From the Fruit to the Cup – Pt I
In years gone past, a casual participant in Perth’s coffee scene could easily dismiss a bad cup of coffee as being a byproduct of our small town mentality, our mining background, our lack of appreciation for the finer things, or our simple inability to get a good thing right. Perth has always been the ignorant little brother of Melbourne. Melbourne, a city where culture (especially coffee!) is actually appreciated. If you wanted a good coffee, you had no choice but to hop a flight to the East Coast so that you could finally stand shoulder to shoulder with other aficionados who are capable of appreciating the sweetest of all brews.
Times have changed. What started as a small resistance movement has quickly flourished, and the Perth specialty coffee scene is now booming. Spiralling out from the centre of the CBD are a host of great coffee spots, and there is a clear passion for the industry that perhaps once did not exist. The rate at which new coffee shops are opening up is also quickly increasing – some filling a geographical caffeine void, others opening up directly next to or across from existing cafés. It is a fact that you can never have too many good coffee spots, and the end result is a kind of renaissance; a scene where merely offering an adequate product is not enough, and where healthy competition leads to great things.
The specialty coffee scene is complex: most people are familiar only with the end of the supply chain, the place where they hand over a fiver and receive a custom brew and some combination of coins in return. What goes into that cup is the end of a truly fascinating process that almost certainly started somewhere in Africa, South America or continental Asia.
The coffee bean is the dried seed of a cherry, or fruit, that grows from a coffee tree where the conditions are just right. This normally means altitude and rain, which is the primary reason an agricultural nation like Australia doesn’t play much of a role as a coffee grower. Instead, famous coffee regions in Ethiopia, India, Colombia and Indonesia (where these growing conditions can be readily found) have developed massive industries and economies centred around the planting, harvesting, processing and exporting of coffee plants.
Ethical problems begin to creep into the chain somewhere around this point, as the countries where coffee readily grows tend to be developing nations. Developing nations often have three things in abundance: first, a burgeoning labour force; second, widespread industrial corruption; and third, a lack of strong labour laws governing things like minimum wage and fair working conditions. The result is a race to the bottom when it comes to costs such as labour and processing, which threatens the sustainability of the industry as a whole, as well as the future of the small farmers who have a passion for what they do (and a desire to continue making what is often a meagre living).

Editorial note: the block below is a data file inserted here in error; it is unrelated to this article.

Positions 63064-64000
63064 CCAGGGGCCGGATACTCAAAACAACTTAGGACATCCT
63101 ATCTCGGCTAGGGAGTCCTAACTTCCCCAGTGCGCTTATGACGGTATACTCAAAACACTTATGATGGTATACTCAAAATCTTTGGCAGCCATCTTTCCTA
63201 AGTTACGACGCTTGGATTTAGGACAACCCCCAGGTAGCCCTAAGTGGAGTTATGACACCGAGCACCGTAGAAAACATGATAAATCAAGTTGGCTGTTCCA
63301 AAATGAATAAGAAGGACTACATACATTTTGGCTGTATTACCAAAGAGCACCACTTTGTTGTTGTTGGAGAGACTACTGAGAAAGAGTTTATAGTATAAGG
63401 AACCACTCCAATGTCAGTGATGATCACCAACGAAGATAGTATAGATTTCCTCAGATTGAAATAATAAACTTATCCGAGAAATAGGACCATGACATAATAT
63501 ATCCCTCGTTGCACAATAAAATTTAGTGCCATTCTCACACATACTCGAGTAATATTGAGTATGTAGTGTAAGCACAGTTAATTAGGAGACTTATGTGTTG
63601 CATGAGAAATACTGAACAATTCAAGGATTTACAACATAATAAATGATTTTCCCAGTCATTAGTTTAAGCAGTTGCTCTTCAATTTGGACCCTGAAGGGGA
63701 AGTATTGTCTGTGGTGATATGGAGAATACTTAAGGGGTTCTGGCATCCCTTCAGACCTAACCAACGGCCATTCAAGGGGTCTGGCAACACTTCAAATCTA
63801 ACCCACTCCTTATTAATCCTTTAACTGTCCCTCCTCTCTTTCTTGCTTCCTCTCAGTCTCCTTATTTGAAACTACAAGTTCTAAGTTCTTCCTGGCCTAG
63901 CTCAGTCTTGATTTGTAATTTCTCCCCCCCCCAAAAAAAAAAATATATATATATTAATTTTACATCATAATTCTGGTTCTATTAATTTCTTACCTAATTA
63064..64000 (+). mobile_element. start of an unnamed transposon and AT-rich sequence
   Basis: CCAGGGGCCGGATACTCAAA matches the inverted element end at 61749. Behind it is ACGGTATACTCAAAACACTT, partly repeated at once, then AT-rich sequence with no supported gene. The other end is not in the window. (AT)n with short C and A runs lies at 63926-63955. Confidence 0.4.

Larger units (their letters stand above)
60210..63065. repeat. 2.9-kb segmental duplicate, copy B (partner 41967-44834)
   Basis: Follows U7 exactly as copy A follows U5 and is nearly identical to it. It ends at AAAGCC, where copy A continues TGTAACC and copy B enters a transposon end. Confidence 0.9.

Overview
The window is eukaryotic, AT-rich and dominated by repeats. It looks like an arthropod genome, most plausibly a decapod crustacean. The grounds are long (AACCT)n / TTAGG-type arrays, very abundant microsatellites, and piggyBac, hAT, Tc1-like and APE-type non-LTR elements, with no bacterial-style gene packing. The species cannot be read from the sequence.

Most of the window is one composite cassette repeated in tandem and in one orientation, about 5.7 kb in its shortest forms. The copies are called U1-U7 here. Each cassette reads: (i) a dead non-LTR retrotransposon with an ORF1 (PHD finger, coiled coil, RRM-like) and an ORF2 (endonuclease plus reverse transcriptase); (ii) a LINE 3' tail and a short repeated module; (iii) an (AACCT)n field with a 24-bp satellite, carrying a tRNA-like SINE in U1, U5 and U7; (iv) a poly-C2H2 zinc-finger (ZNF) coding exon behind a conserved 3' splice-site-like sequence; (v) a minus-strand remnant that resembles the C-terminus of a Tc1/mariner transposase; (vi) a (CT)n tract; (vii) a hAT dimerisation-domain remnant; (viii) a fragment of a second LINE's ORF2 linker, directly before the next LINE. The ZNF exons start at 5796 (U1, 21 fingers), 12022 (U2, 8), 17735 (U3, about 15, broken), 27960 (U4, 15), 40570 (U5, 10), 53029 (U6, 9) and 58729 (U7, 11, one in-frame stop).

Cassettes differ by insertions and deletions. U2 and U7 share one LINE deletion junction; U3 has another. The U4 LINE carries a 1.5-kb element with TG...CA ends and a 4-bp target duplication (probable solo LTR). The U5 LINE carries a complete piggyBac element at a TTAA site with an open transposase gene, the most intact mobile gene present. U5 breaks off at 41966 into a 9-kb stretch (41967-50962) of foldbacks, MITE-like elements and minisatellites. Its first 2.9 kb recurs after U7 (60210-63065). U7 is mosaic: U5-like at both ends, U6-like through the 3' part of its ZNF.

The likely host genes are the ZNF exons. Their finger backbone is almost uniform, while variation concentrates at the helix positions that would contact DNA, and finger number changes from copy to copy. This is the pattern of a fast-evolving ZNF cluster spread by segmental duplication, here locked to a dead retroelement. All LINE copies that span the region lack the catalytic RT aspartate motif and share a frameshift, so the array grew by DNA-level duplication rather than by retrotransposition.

Thankfully, there have been certain industry responses to these inherent problems; for one, an organisation called Fairtrade exists to assist producers with the promotion of fair working conditions and sustainability generally. Some go even further – for example, local wholesaler Five Senses have insisted on establishing a team to build relationships directly with coffee producers, rather than relying on interactions with corrupt commodities exchanges and governments who focus more on profitability than fairness and sustainability.
The results of these kinds of direct relationships with producers are twofold: first, traceability – consumers can be sure that their product is not the result of a chain of cruelty and suffering, but rather an industry where fairness is promoted (it is not unheard of for a wholesaler to bribe local government officials to find out where a particular lot of coffee has come from); second, the quality of the product is better, as supply processes can be improved and perfected, rather than slashed as a byproduct of the current climate of systemic unfairness.
Returning to our local shores, the Perth specialty coffee scene is becoming increasingly aware of the myriad factors involved in the coffee supply chain. Coffee wholesalers who allow questionable ethical decisions and processes along the chain are not favoured among local cafés. Instead, café owners are increasingly importing their own beans through ethical channels, or buying from roasters and wholesalers who are committed to fairness, equality and morality.
This maturation of the local coffee scene has also led to a better quality product, as inevitably, those who have a passion for coffee knowledge also have a passion for spreading that knowledge and delivering the best quality product possible.
Over the next few weeks, I will be travelling with Five Senses to a coffee nursery in the north of Bali, to learn more about the very first steps in the supply chain. It is my intention to share this knowledge, along with any photos I can get along the way, with Flint Magazine as part of a series of articles covering, in more detail, the coffee journey from fruit to cup.
Andy owns a café in Perth. He is also the Creative Director of FLINT Magazine.